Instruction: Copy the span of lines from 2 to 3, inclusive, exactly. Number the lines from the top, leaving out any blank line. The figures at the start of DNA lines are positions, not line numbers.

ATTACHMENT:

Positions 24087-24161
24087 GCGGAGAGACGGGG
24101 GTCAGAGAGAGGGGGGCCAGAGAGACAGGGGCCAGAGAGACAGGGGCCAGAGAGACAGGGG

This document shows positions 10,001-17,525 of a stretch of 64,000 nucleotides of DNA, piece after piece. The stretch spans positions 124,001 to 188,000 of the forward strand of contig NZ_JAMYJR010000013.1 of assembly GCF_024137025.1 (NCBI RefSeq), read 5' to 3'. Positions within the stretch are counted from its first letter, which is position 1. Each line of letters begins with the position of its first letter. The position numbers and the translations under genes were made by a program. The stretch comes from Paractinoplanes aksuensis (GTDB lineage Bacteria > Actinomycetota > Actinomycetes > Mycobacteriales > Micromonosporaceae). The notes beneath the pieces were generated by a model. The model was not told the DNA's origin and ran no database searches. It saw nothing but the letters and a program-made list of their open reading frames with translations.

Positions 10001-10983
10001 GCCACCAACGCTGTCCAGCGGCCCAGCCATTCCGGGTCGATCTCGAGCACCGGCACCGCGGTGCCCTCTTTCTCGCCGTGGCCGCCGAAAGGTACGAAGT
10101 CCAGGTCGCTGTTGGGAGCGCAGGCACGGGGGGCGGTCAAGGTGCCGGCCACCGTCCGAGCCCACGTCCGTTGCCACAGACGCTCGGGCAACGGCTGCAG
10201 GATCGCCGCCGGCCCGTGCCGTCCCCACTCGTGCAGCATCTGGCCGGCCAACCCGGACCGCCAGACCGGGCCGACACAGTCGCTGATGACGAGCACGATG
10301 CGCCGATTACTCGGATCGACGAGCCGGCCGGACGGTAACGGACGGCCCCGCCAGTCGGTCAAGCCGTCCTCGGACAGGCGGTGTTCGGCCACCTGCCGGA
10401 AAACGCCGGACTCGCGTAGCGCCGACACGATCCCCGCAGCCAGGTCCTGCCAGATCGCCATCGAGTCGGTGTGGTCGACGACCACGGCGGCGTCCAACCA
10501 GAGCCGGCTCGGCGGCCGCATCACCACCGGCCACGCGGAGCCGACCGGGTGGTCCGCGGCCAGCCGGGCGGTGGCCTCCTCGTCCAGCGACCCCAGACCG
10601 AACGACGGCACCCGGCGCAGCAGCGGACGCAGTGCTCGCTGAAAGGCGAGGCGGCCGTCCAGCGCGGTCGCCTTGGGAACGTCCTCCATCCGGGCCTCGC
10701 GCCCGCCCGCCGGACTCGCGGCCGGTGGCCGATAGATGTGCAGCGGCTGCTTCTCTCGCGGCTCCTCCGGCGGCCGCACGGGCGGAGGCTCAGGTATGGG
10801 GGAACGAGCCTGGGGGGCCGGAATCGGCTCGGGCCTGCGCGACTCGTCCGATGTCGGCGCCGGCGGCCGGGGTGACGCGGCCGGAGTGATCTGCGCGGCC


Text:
24087 GCGGAGAGACGGGG
24101 GTCAGAGAGAGGGGGGCCAGAGAGACAGGGGCCAGAGAGACAGGGGCCAGAGAGACAGGGG